Survey: 88 Percent of Companies are Experiencing Increase in Physical Security Threats
As companies continue hybrid work in this third year of COVID-19, already high levels of physical threats are expected to continue to rise, significant health and safety protocol-related conflicts between management and employees are occurring, and workplace violence preparedness at businesses is primarily reactive and inconsistent. These are some of the findings unveiled today in the "2022 State of Protective Intelligence Report –– Heightened Threats, Business Continuity And Advancing Protective Intelligence: Perception Versus Reality In Corporate America," a new study commissioned by the Ontic Center for Protective Intelligence.
The study showcases the collective perspectives of chief security officers, chief legal officers, chief compliance officers, general counsels, physical security directors, corporate attorneys and physical security decision-makers at U.S. companies with over 5,000 employees to examine how they see physical security challenges and opportunities unfolding in 2022, and the potential impact on business continuity.
"The physical threat landscape has significantly changed and expanded, a majority of respondents agreed, which has created an exponential increase in data and pre-incident indicators that will only grow and be unmanageable in 2022," said Fred Burton, Executive Director of the Ontic Center for Protective Intelligence. "But when it comes to approaches to employee preparedness to address threats and workplace violence, just over half cited their company believes training employees so they are better prepared for potential workplace violence will create a culture of fear, wants to take a reactive strategy and does not see the ultimate risk to business continuity by inaction."
Burton continued: "Threats or harmful incidents are occurring so often, a majority agree, that employees are used to erratic and violent behavior and don't report these as warning signs until it's too late. This is why technology-based tools and consistent training are more critical than ever – thankfully we are seeing greater and greater adoption of digital intelligence."
"We are seeing a large-scale movement to transform physical security, accelerated by the pandemic, an increasing volume of threats and too many misses that jeopardize business stability," said Lukas Quanstrom, CEO of Ontic. "Almost universally, U.S. companies are actively consolidating their multiple threat intelligence, monitoring and alerting solutions into a unified system of record that enables holistic data analysis and reporting across the enterprise. This is good news for American businesses and their employees, but given the magnitude of the challenge, more needs to be done to consistently address risks to industries and shore up business continuity."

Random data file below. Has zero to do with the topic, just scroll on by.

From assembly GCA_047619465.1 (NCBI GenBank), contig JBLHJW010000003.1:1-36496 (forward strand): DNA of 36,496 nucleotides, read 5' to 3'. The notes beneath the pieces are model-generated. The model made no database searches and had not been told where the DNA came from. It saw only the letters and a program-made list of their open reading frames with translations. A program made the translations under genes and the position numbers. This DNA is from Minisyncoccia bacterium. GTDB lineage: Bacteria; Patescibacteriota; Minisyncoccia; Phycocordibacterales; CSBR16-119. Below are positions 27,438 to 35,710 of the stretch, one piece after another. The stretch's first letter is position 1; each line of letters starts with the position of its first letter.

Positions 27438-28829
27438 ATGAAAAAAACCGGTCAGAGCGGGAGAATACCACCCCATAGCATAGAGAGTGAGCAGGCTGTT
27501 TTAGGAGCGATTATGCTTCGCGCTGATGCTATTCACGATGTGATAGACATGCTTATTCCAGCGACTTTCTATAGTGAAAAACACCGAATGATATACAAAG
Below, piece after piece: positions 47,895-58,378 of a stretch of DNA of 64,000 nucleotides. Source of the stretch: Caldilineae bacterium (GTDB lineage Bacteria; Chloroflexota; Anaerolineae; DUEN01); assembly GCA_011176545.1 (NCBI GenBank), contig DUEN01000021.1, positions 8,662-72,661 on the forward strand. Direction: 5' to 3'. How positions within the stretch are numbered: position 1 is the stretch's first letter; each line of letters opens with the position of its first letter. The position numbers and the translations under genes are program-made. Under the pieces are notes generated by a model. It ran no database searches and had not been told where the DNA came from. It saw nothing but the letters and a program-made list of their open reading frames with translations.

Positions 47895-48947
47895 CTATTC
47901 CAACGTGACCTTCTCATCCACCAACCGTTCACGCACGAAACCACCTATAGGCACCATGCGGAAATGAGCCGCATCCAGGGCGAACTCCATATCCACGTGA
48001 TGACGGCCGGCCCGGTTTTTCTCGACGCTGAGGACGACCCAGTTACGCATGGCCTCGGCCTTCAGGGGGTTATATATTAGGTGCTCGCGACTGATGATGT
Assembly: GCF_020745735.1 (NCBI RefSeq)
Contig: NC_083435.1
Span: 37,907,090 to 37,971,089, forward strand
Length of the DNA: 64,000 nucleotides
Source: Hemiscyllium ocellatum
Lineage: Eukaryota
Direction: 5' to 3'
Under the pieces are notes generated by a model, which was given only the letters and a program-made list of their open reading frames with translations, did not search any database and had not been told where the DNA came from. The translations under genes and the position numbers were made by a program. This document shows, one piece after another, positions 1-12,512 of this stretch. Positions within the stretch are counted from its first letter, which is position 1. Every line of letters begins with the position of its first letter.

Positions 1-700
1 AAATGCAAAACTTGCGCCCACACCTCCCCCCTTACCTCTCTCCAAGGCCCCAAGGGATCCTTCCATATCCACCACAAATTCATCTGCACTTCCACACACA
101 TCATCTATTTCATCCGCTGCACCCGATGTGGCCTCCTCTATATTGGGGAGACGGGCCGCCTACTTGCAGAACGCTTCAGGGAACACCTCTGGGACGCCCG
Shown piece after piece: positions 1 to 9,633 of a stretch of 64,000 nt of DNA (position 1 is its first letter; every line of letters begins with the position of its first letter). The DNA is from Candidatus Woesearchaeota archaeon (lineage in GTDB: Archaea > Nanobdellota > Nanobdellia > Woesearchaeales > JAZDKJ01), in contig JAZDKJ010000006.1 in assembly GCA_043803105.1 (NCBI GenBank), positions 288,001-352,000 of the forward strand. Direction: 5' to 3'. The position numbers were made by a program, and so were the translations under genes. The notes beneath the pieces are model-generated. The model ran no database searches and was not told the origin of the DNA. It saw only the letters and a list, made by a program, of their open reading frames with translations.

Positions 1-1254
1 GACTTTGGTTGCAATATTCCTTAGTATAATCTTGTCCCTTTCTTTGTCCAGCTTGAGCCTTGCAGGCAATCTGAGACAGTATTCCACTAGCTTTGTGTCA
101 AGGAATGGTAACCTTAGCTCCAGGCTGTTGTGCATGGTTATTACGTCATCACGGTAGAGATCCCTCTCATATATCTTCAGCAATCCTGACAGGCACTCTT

Key findings from the survey include:
88% agree, compared to the beginning of 2021, companies are experiencing a dramatic increase in physical threat activity.
85% agree the physical threat landscape has significantly changed and expanded, which has created an exponential increase in data and pre-incident indicators that will only grow and be unmanageable in 2022.
When asked what issues "keep them up at night" as they consider their company's 2022 physical security program, respondents cited increased physical threats and company backlash related to:
- Rising extremism, social and political issues (32%)
- Vaccination requirements (31%)
88% have reopened offices and are encountering significant conflicts between management and employees regarding health and safety protocols as well as work-from-home policies
In 2021 the lack of unified digital protective intelligence resulted in missed threats and physical harm to employees, customers and human assets for their company, 84% of respondents agreed, up from 71% in the prior year
Among 18 physical security challenges in 2022 outlined, most likely to be listed among legal and compliance leaders:
- Physical security threats to C-suite and company leadership (44%)
- Data protection and privacy (41%)
After employees were threatened or harmed by former employees or others while working remotely or at company facilities, respondents:
- Notified HR, legal and security (43%)
- Notified the local police and requested enhanced patrol coverages (40%)
- Enhanced company security coverages for the employee both in the office and at their home (39%)
- Enhanced intelligence collection around the threat (36%)
A total of 359 respondents completed the survey, which was conducted November 29 - December 21, 2021. These included chief security officers, chief legal officers, chief compliance officers, general counsels, physical security directors, corporate attorneys and physical security decision-makers at U.S. companies with over 5,000 employees in the automotive, banking and financial services, consumer goods, education, energy, government, healthcare, insurance, media and entertainment, pharmaceutical, retail, technology, telecommunications, travel and hospitality industries. Download the full 2022 report here.